Razi's The Third Eye of Resistance tells C. Saratchandran's story
The Third Eye of Resistance that screens at Kalabhavan on April 1, is a vibrant tribute to Kerala's one-man movement in documentary filmmaking, C. Saratchandran. The film is art director and graphic designer Razi's debut in documentary, and is notable for its creative break from realistic visual narration. Razi, who knew Saratchandran for “only 10 years,” uses around 50 of the 70 interviews he shot to tell Sarat's story, or rather, stories about Sarat. Oddly, not one of them mentions that Sarat died on March 31, 2010.
The film revisits the main locations for Sarat's documentaries of historic peoples' struggles in Kerala such as Chaliyar: The Final Struggle (1999); Kanavu (The Dream, 2001), Bitter Dreams (2003), Evicted from Justice (2003), Only An Axe Away (2005), Thousand Days and a Dream (2006), and Spring to Come (Kathikudam). It includes footage from Sarat's little-known works such as his music album, Kumkumarchana.
Based on interviews
Razi avoided the typical omniscient commentary-based documentary that would tell the “truth” about Sarat. Instead, the film is built entirely around interview fragments (including Sarat's) that are imaginatively visualised through animation techniques, fictional sequences, and a rich variety of special effects in about 90 shots that lure the viewer through the105 minutes. Sarat's own video footage was re-edited and blended seamlessly with the film so that it was no longer about “my film and his films.” Editor Seena Panoli, who also sieved the Sarat footage, has made her mark with the film.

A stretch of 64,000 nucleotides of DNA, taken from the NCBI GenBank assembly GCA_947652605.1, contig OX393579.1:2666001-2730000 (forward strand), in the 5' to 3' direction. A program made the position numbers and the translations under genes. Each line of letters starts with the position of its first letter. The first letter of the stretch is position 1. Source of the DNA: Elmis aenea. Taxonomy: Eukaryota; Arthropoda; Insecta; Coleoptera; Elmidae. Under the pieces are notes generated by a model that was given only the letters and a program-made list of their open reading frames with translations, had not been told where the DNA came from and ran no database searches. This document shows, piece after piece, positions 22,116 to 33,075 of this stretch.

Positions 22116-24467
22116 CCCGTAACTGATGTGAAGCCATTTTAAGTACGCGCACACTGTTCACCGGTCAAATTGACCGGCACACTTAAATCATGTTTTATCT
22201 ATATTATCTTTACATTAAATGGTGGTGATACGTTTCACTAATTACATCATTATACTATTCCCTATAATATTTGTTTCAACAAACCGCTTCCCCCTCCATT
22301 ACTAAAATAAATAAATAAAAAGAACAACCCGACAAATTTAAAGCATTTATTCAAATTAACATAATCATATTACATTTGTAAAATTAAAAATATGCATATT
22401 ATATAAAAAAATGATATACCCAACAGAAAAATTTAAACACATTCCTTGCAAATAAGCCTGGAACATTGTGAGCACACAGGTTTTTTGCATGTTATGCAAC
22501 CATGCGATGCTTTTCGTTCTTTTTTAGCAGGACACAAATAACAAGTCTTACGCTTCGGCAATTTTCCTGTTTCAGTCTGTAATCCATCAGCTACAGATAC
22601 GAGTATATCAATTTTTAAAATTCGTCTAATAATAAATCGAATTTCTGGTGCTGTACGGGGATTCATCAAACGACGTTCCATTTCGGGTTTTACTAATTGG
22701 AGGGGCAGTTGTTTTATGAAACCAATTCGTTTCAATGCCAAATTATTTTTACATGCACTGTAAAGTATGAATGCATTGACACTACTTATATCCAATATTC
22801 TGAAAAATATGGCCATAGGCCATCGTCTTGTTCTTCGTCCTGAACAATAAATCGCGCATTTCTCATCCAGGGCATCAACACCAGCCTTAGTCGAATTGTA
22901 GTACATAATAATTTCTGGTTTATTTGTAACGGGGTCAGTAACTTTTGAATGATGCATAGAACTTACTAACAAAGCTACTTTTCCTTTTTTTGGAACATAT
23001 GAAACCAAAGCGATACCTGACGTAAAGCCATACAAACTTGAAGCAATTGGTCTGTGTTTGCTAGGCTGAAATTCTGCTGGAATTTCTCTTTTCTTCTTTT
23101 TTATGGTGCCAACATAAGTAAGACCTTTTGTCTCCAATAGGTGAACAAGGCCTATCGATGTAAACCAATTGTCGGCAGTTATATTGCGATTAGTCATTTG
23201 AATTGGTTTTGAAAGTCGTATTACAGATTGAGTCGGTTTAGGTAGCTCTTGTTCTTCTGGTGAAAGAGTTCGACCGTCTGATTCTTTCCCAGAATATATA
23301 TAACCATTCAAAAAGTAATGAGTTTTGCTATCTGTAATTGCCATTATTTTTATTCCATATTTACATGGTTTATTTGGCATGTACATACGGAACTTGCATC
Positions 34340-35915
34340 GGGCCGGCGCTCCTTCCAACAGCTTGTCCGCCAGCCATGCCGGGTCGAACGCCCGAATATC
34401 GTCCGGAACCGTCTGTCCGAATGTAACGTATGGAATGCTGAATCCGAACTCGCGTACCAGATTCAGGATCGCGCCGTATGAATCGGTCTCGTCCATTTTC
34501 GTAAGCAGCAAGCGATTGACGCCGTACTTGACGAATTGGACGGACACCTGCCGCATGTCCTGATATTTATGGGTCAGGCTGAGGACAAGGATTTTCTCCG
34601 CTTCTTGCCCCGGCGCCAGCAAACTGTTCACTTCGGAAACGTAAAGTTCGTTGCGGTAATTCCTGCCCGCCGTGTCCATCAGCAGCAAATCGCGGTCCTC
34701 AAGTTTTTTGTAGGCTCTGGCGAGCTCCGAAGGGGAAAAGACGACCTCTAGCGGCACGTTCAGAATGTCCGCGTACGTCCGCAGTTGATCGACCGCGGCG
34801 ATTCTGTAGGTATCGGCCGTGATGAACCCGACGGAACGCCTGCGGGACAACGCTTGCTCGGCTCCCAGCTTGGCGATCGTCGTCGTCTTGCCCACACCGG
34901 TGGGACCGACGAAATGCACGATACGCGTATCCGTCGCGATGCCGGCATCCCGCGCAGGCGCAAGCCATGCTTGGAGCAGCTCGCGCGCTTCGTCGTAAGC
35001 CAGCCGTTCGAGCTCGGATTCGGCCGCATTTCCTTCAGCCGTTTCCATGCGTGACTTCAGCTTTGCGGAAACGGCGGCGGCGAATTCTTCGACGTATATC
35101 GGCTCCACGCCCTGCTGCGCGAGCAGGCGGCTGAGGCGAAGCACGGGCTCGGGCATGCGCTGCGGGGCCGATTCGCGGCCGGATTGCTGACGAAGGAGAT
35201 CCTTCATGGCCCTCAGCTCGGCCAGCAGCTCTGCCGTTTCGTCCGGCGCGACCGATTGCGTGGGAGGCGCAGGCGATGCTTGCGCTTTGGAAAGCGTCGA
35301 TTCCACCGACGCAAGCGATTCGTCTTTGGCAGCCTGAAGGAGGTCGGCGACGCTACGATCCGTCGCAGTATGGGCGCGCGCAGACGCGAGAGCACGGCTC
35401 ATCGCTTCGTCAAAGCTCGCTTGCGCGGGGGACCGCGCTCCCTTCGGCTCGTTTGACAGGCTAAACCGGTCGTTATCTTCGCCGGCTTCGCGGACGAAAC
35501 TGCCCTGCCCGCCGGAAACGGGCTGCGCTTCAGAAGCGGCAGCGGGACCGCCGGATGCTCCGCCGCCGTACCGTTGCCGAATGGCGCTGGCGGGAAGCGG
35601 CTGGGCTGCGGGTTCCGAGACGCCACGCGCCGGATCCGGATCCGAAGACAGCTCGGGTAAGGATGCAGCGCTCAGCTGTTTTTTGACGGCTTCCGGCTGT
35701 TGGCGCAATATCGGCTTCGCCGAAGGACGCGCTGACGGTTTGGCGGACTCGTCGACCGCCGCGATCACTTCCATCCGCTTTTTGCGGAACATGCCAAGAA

“Sarat's politics was his quality as a human being,” says Razi. Through Plachimada, Chaliyar, Silent Valley, Muthanga, and Kathikudam, Sarat kept his camera's pulse on the people and the earth devastated by the dominant engines of development. It was not Sarat the activist alone who drew Razi; it was the selfless passion with which Sarat the human being lived his life for cinema, for the rights of nature and earth, for a different dream of humanity.
The film's motif is the journey. If Sarat created cinema through his journeys and propagated Indian and world film classics travelling tirelessly through Kerala's villages and small towns, Razi himself returned to Sarat's locations, and rediscovered in his footage the shots that Sarat had earlier captured. It's that “conundrum,” as Razi puts it, the sense of a revolving space without resolutions, that runs through the film, preventing it from being a linear biography.
Razi is a Film and Television Institute of India graduate who has worked as art director for eight feature films in Malayalam and Hindi, as well as for short films, television shows, documentaries and music videos. He runs Media Mill Studio in the city with long-time film school friend, editor B. Ajithkumar. The studio grows peace and wild green in the centre of the city providing a reticent working space preferred by the two that is nevertheless a welcoming hub for many film travellers.